Savient Pharmaceutic has a market cap of $168M, with 72.9M shares outstanding, and a float of 70.4 million shares. Revenues for 2Q 2012 were $4.6m, up 30% from 1Q 2012. Here is where it gets interesting. A quick look at the Yahoo summary page reveals a staggering 84% of the float being held by Institutions and Mutual Funds, and 102 total institutions owning shares. According to Etrade, short interest is 31.72% of the remaining float. With so many shares being held institutionally, the sizable short interest in Savient could find itself in a difficult situation if buying pressure continues through Savient's upcoming catalysts.
Major Direct Holders (Forms 3 & 4)
Aug 22, 2012
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In fact, a little more searching confirms the theory that shares are difficult to come by for short sellers. SVNT appears in the number 4 position on the Naked Short List-Stocks with Imminent Buy-in. A severe short squeeze appears to be a real possibility here if Savient is indeed able to post the expected revenue gains for the 3rd quarter.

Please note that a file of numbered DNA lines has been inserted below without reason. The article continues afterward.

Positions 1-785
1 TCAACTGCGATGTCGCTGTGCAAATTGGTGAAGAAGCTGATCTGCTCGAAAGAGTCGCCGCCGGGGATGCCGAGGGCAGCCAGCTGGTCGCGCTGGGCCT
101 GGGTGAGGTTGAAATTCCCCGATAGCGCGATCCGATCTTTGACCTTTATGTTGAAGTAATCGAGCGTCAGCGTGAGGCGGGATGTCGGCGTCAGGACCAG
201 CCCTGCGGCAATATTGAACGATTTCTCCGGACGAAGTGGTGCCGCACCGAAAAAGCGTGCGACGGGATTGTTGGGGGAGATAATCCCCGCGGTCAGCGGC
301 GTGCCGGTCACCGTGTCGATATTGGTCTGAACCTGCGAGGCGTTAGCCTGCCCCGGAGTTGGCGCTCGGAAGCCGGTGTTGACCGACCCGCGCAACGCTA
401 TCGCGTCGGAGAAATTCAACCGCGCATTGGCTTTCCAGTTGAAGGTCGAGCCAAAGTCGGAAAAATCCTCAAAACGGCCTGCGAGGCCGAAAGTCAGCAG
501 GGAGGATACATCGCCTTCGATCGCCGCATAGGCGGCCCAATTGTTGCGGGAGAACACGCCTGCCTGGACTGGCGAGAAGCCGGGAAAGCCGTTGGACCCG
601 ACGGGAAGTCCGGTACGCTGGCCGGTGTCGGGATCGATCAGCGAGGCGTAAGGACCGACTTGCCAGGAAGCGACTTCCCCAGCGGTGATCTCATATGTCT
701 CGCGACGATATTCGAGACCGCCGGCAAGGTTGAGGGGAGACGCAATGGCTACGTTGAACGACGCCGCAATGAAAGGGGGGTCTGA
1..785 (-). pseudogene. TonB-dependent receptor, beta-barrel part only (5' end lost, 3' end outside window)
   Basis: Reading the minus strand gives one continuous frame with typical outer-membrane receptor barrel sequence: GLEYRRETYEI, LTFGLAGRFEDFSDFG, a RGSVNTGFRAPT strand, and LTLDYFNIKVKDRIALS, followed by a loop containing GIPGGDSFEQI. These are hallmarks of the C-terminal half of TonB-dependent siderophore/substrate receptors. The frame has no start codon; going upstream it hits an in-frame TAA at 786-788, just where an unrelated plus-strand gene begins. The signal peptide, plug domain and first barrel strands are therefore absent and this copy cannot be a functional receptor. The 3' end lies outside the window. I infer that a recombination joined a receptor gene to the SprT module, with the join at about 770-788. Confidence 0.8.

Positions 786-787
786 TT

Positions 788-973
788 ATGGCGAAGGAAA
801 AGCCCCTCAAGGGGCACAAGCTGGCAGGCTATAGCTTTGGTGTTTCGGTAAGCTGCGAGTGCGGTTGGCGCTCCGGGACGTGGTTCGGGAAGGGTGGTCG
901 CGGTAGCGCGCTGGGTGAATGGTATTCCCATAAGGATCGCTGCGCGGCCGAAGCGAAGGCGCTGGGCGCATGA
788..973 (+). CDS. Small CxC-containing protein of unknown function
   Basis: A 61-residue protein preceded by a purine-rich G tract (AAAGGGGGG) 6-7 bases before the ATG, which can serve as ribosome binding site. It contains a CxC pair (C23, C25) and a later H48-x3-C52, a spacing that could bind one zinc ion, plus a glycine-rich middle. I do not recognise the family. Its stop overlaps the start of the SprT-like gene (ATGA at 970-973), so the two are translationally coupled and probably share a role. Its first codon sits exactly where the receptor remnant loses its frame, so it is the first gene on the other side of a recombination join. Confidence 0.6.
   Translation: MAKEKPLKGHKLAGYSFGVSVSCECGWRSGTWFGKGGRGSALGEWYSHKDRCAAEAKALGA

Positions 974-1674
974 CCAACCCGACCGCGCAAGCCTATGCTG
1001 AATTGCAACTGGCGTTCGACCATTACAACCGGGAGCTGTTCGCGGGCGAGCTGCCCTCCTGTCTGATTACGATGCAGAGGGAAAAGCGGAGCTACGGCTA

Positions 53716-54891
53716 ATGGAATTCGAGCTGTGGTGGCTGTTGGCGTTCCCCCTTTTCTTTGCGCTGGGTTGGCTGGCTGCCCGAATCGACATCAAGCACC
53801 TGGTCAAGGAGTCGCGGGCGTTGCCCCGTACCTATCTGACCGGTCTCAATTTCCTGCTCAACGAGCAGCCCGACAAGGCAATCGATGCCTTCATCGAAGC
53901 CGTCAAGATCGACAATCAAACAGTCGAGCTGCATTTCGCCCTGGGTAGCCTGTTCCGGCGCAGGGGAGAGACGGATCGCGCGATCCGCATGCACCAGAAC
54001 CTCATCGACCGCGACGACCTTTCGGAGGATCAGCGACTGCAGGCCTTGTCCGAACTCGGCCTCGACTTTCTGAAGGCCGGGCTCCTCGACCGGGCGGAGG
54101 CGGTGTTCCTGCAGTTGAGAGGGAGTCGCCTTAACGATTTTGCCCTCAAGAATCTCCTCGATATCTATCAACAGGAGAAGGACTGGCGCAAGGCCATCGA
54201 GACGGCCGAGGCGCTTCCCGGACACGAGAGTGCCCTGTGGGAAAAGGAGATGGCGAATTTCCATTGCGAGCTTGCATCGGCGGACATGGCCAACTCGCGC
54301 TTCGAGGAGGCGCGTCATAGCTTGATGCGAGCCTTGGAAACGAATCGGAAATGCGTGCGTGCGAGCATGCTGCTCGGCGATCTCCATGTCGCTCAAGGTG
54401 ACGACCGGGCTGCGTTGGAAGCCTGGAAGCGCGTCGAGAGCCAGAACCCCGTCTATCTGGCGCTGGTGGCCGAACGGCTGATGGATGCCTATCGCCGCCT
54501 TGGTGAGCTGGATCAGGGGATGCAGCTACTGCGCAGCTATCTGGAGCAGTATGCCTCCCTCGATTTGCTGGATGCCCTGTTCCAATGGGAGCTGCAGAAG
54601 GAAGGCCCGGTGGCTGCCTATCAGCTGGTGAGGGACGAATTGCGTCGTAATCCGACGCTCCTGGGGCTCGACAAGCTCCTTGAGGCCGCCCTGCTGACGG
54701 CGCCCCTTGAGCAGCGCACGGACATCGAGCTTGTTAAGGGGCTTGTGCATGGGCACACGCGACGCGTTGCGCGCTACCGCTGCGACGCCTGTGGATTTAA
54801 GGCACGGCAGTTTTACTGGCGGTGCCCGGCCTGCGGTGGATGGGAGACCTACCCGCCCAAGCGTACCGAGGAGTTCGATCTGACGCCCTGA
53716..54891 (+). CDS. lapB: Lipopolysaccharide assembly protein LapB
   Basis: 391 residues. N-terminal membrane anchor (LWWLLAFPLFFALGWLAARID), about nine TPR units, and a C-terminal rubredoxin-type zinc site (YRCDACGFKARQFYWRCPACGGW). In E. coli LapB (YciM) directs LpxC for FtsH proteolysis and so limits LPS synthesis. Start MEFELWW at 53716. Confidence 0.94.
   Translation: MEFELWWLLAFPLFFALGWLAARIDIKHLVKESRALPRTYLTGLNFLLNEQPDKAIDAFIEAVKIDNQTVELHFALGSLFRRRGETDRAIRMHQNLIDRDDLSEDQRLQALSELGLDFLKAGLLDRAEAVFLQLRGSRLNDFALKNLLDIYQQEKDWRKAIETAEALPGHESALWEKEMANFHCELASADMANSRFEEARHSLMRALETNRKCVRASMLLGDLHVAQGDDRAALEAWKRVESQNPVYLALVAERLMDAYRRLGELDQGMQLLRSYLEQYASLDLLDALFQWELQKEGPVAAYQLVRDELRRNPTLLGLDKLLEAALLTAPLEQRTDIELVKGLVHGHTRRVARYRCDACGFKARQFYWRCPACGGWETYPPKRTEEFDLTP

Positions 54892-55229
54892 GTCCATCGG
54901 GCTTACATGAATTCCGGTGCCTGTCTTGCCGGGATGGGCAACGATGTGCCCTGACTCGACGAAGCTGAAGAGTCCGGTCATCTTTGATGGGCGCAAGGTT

As investors in the Biotech field, we often get caught up in the promise of new and exciting drugs and therapies. We look at the potential markets for these drugs, whip the potential through a calculator, and pop out a lofty number which then gets extrapolated into huge profits. It's easy to skip over the important real world step of execution when trying to assign appropriate valuations. Poor execution of an ill-equipped rollout plan is always disappointing, and for inexperienced companies with a small product line, it is most often fatal. Sometimes, however, a slow start can be overcome if the drug fills a serious need, and management can learn to adapt and execute. For patients with severe gout that do not respond to conventional therapy, Krystexxa can be life changing.
Severe gout is an extremely painful, debilitating disease that can render its sufferers unable to do common tasks. As physicians become more aware and comfortable with the drug, it is reasonable to expect continuing increased demand for Krystexxa. With insider/institutional ownership above 84% of the float, and the short interest so high, any one of Savient's near term catalysts could trigger a severe short squeeze.
Additional disclosure: Disclaimer: This article is intended for informational and entertainment use only, and should not be construed as professional investment advice. They are my opinions only. Trading stocks is risky -- always be sure to know and understand your risk tolerance. You can incur substantial financial losses in any trade or investment. Always do your own due diligence before buying and selling any stock, and/or consult with a licensed financial adviser.